On Tuesday, a viral incident of anti-Arab and anti-Muslim hate by a former senior U.S. State Department official brought the world into the experience of New York City street vendors. As workers and business owners making a living in the public realm, racism, classism, and xenophobia are often the norm. Incidents are frequently unreported - because they're either dismissively ignored, or run the risk of retaliation, displacement, and loss of livelihoods.
In the case of Q Halal Cart, the incidents that took place over the last 2 weeks will have a long-lasting impact on the workers, who not only experienced unconscionable racism and bigotry, but were at first treated as if the abuse of working-class immigrants was acceptable. The vendors were initially afraid to report the harassment, fearing they'd be displaced from their vending location if nearby building owners caught wind, as had been tried once before. As the harassment increased in frequency, they attempted to report it - but were told by the NYPD: “We can't do anything, this is New York."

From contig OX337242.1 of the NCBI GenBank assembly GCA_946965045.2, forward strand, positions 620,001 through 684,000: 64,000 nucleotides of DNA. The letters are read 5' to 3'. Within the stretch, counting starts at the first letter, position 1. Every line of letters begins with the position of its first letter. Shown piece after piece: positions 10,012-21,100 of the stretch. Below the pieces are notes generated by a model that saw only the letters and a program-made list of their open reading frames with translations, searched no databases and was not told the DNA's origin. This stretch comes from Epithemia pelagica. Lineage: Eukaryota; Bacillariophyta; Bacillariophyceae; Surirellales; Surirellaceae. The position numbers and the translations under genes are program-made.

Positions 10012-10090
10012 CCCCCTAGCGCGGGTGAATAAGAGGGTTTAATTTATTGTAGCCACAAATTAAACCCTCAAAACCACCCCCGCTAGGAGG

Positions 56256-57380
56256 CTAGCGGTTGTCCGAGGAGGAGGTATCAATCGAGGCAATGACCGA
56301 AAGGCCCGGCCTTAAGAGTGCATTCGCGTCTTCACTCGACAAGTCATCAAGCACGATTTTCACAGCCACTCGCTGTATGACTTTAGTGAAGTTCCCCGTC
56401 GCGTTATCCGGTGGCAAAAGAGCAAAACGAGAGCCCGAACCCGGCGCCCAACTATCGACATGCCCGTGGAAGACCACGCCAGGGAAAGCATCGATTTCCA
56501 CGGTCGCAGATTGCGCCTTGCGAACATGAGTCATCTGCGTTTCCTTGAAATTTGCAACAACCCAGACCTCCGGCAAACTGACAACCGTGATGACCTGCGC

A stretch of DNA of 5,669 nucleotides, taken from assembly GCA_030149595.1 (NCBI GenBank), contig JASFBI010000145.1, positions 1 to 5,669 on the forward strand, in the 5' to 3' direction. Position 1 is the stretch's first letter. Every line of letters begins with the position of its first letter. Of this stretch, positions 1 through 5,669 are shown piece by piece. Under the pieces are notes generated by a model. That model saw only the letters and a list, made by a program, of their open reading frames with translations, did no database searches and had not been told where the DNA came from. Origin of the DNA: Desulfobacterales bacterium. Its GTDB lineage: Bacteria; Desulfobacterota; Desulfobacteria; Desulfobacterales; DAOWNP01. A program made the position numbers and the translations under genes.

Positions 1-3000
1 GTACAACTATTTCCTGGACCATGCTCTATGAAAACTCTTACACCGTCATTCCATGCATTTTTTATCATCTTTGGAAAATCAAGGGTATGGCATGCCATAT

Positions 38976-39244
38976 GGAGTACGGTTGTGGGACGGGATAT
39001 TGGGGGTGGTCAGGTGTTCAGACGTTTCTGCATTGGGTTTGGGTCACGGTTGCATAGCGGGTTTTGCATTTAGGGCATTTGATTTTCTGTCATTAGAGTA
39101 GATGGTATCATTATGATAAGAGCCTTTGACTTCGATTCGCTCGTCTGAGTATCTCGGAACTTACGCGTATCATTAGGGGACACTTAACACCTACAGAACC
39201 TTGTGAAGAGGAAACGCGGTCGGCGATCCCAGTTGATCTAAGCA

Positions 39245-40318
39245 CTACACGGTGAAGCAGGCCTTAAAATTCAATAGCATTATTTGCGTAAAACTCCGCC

But New Yorkers took a stand, and the outpouring of support from neighbors of all walks of life who spoke out against this vile treatment has breathed hope into the vending community and our City at large.
The Street Vendor Project sprung into rapid response, guiding Islam, Mohamed, and their coworkers through the fear associated with the sudden attention, translating information into Arabic, providing legal support to file a harassment claim, and making sure the vendors know that there’s a 3,000-member organization that has their backs.
And New Yorkers proved the bonds of a neighborhood are stronger than hate - as shown by a bystander who defended the vendors during one of the incidents, and a kind neighbor who brought out a table for supporters to gather around. These are everyday heroes who hold our City together, who affirm that Q Halal Cart, and the vendor community at large, are welcomed and loved.